Why it took almost five years to reach this conclusion is unknown. The Daily suggests that revised policies from 2011 may have forced the University to re-evaluate, but policies from 2011 do not result in December 2013 expulsions. Given the timing here it's clear that the guy who dumped various court documents on the internet was the proximate cause. That is of course terribly embarrassing for the university, which was apparently fine with having a student they eventually concluded they were at least 50.1% sure raped a girl as long as no one was complaining about it.
Meanwhile, the athletic department's optics here are horrible. Having him on the team is not the issue, or if it is it's on Rodriguez's head. The incident was a year old and seemingly dead when Hoke came in; without the OSCR or other university body stepping in there would be no reason to reconsider Gibbons's status.
But once they knew things were coming to a head they could not have been dumber about this. Not content with offering up the generic and 100% true "violation of team rules" explanation—being enrolled at the university is kind of important if you're going to be on the team—they chose to cloak Gibbons's departure in a thin veneer of sympathy by claiming "family issues." That is a lie. Now they look horrible, and for something a bit more serious than having a noodle in the stadium.
Meanwhile, Hoke's explanation for Gibbons's unavailability for Ohio State is questionable at best. Was this "tweak" legitimate? Is it at all plausible that Gibbons was "iffy" for the bowl game on December 16th, three days before the very last gear of ponderous university justice ground to a halt?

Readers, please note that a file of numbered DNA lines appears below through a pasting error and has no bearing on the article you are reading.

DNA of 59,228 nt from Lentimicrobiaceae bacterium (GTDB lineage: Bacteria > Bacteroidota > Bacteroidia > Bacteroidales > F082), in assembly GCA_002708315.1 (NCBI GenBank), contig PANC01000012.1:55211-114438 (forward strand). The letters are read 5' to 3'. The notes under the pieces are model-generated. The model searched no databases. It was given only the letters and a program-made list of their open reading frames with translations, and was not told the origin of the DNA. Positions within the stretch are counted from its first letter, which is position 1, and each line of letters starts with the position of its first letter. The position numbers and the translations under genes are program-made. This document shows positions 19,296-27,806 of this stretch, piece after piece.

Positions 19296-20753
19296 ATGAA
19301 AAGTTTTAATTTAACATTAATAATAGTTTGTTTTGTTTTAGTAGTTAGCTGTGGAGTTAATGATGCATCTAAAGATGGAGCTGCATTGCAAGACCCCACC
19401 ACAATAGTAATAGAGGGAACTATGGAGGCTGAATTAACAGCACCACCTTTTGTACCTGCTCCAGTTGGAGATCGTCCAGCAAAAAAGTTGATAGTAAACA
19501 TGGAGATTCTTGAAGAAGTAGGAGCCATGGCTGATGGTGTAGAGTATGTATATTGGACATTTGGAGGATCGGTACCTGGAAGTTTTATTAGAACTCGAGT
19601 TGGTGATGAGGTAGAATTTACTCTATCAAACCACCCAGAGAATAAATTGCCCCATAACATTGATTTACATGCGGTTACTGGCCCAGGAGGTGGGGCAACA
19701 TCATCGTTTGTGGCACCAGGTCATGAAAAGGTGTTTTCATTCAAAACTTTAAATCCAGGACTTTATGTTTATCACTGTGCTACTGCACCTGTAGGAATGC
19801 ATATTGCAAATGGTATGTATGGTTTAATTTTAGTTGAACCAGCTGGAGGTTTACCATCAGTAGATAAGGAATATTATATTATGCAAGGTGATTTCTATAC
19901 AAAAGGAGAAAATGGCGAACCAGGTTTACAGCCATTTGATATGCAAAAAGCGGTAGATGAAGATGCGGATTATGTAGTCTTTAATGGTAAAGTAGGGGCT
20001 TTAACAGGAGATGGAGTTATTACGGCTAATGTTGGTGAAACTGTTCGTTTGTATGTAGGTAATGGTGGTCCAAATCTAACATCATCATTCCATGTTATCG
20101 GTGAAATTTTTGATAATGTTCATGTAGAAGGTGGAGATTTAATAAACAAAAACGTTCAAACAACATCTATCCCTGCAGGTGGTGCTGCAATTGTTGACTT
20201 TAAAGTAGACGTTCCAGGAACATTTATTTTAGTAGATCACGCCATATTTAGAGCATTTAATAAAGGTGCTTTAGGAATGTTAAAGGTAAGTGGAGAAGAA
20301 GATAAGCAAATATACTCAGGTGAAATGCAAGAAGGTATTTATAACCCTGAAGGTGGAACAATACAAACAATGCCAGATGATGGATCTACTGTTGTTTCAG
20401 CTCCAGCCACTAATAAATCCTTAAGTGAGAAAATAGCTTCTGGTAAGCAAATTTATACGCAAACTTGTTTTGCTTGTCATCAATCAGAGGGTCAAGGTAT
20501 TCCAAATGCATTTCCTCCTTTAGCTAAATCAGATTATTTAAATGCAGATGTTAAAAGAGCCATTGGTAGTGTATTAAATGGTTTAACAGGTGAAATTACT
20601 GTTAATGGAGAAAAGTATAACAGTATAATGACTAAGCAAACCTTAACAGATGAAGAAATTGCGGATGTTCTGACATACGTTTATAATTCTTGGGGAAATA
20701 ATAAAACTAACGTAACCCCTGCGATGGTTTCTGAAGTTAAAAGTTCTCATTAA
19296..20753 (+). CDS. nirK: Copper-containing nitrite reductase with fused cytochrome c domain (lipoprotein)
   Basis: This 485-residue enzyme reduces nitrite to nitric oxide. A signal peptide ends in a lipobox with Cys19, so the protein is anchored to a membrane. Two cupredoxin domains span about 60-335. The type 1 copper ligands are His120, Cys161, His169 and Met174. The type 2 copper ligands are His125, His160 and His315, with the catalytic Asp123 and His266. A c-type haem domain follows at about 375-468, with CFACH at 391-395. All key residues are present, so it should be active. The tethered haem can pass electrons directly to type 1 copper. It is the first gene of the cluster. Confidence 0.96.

"He's a little iffy," Hoke said. "He's kicking a little bit. But I don't want to over-kick him (in practice).
"I've never been a kicker, so I can't imagine that (muscle pull) problem. So, he's a little iffy."
There is absolutely no chance that Brady Hoke was not fully informed of the status of his kicker by this point. Dave Brandon did not call Brady up on the 19th and say "you're never going to believe this, but…" That's also a lie, and in the service of what cause again?
UPDATE: A user who used to work at the OSCR provides details on the process:
Having worked at the Office of Student Conflict Resolution (the "disciplinary" office that administered the expulsion proceedings against Gibbons) for two years in undergrad, I thought maybe I could offer some insight / clear up some confusion about the OSCR process in this thread.
OSCR is not, in any appreciable sense, an investigatory body. It is a passive office that acts only after receiving a complaint from some member of the University community. While any individual student, faculty, or staff member can file a complaint, the most common OSCR complainants by far are Residence Education (Housing) and DPS. In order to pursue a complaint with OSCR, the Complainant has to provide all the necessary evidentiary backing; again, OSCR does not investigate events on its own.
The process for initiating and pursuing a complaint with OSCR goes as follows: